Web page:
9. Thank you so much for sharing your story; I know it must not have been easy for you. My best friend said this to me once, and it has been something I’ve carried with me ever since:

    “Every woman has a story.”

    A story about the workplace
    A story about that one college party
    A story about the person who wouldn’t take “no” as an answer

    Bombshell has been on my watch list for a long while, and now I think I’ll bump it right up to the top.


  10. By “not disclosing,” did you have to sign an NDA? Not judging, just curious. I’ve had one boss who was not only mean and unreasonable (to me) but also very “handsie” with all the female staff. We learned to squirm out of his grasp, but smiling because, you know, he had the power. Fortunately he decided the job interfered with his summering in Maine and he quit. His successor was a kick-ass good guy with whom I rode nearly to retirement. I recognize I was extraordinarily lucky in my career.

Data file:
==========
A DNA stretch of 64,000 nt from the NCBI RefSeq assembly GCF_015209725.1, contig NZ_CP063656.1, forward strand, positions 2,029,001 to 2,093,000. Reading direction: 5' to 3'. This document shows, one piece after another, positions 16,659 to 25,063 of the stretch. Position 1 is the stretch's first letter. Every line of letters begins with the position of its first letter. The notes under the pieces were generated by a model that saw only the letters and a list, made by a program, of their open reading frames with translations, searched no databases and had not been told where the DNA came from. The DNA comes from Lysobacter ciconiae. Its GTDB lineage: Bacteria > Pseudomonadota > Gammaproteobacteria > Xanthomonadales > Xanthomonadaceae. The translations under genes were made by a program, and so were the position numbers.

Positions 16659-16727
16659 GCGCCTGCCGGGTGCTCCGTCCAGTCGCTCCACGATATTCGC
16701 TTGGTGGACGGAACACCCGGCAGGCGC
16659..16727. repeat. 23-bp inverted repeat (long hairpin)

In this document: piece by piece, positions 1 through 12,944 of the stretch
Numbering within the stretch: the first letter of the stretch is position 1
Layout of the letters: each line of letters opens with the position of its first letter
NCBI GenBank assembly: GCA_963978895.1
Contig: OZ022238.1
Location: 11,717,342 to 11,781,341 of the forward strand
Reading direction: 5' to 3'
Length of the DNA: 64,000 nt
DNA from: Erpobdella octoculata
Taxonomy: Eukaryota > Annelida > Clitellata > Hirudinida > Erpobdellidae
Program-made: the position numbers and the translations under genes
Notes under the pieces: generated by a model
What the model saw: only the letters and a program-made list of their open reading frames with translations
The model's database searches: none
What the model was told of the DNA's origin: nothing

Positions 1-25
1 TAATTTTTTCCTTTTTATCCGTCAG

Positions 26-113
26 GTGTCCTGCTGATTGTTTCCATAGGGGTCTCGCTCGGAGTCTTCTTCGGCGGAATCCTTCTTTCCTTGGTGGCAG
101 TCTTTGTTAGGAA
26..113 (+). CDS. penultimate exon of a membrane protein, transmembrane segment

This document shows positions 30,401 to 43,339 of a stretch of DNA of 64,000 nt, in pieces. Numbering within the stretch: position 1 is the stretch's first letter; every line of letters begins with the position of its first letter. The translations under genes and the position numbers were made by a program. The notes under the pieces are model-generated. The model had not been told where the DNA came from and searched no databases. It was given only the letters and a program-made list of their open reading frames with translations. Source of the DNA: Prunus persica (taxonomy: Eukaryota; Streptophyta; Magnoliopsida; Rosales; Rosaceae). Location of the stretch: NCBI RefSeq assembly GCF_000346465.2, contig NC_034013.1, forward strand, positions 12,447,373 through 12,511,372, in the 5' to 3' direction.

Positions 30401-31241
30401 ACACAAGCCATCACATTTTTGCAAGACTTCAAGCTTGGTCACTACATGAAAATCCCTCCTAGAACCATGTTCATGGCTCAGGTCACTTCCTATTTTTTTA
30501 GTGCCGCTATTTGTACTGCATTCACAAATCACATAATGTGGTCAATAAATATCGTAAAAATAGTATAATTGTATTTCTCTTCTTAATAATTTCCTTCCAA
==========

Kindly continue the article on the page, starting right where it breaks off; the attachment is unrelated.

11. You’re right, fear is a very strong motivator, and it does causes people to look the other way when they are seeing abuse, as well as enduring the abuse themselves. Sadly, it happens more to women because for some men, sex and power go hand in hand. I’m glad someone in HR listened to you and believed you. Because it’s not going to stop until it’s no longer tolerated.


  12. Well, now I now I’m NOT going to see that movie. I don’t need to dredge that up again. Went through this 7 years ago and then stupidly again 3 years after that. Nope, no siree! What really, really got me was that so many people saw what was happening and DID NOT speak up, for me, for them, for anyone. Lesson learned. The first place failed and the second place is not doing well. Karma!


Leave a Reply

Fill in your details below or click an icon to log in: Logo

You are commenting using your account. Log Out /  Change )

Twitter picture

You are commenting using your Twitter account. Log Out /  Change )

Facebook photo

You are commenting using your Facebook account. Log Out /  Change )

Connecting to %s

%d bloggers like this: